6 tips to improve your digestion
While choosing the right foods can lead to big improvements in digestion, it’s also important to consider your eating habits. Here are some tips to help
Prepare and eat your meals at home
Food preparation should be fun and enjoyable, not a chore. Get the whole family involved and try new recipes. Thinking about the meal, seeing the food and smelling the aromas during preparation all prepare your body for digestion, getting your digestive juices and enzymes flowing in advance of eating. Just think about how your saliva starts to flow when you smell a pot of stew cooking.
Chew your food well
The digestive process starts in the mouth, so chewing your food well is important. It breaks foods into smaller pieces and mixes them with salivary enzymes.
Eat smaller meals
Don’t overeat. Eating smaller meals, perhaps more frequently, will help you avoid overburdening your digestive system. Don’t eat a very large meal late at night, so you can properly digest your food before you go to bed.
Give thanks for your food, savour the meal and be mindful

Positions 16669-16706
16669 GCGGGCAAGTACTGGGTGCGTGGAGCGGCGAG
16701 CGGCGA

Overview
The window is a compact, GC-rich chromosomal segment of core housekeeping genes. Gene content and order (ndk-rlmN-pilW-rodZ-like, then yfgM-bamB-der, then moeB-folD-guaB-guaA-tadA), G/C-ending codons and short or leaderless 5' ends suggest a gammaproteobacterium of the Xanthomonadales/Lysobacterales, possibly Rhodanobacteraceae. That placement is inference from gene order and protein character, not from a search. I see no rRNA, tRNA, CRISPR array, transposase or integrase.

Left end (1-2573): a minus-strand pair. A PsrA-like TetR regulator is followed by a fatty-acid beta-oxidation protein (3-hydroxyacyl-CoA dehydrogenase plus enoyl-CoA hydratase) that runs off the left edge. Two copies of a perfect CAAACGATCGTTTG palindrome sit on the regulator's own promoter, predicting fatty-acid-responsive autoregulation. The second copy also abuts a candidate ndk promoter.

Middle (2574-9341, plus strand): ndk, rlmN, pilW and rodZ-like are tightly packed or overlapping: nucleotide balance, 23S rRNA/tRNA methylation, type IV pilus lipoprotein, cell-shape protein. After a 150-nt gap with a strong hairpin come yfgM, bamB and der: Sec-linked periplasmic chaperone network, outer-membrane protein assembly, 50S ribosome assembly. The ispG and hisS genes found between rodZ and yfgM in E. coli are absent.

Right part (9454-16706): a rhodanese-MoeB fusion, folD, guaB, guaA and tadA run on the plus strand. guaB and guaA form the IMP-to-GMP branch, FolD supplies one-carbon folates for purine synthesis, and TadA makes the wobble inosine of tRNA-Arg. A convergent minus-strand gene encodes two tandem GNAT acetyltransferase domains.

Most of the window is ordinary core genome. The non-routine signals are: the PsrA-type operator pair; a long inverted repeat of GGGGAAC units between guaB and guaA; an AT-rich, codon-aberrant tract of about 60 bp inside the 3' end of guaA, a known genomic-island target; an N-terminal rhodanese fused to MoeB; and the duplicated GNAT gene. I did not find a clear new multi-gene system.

Give thanks, say a prayer or do a blessing. Slow down and savour the flavours, the textures, the aromas and the experience of eating. Be mindful and think about the food you’re eating. I once did a mindfulness exercise where we were guided through the experience of eating a single raisin over the course of five minutes. It is something that will stay will me always. First we looked at the raisin, then we touched it and smelled it. Then we put it in our mouths and very, very slowly chewed it, attending to its texture, juices and sweetness. This is such a contrast to the way we usually gulp our food down.
Sit down to eat, and make it a family gathering
Definitely sit down to eat, and eat at the table with family and friends, not in front of the TV. Keep the conversation positive and light. I love this idea offered by fellow nutritionist and good friend Robin Nielson: she suggests that just lighting a candle can be calming and put you in a digestive mode. In The New Whole Foods Encyclopedia, Rebecca Wood offers this suggestion for feeling less alone when you eat by yourself: remove extra chairs from the table and put photos of loved ones nearby where you can see them.
Don’t eat when you’re highly stressed or anxious
Chronic stress, anxiety and depression reduce your production of hydrochloric acid and lower levels of secretory immunoglobulin A (SIgA), an antibody that plays a critical role in immunity in the gastrointestinal tract. This will impair your digestion. And because poor digestion leads to nutrient depletions that make it more difficult to handle stress, it creates a vicious cycle. If you need to eat and do feel stressed or anxious, take a few minutes to breathe deeply or practice other relaxation techniques before your meal. Also consider listening to relaxing music while you eat.
Excerpted and/or used with permission by New Harbinger Publications, Inc. The Anti-anxiety Food Solution, Trudy Scott.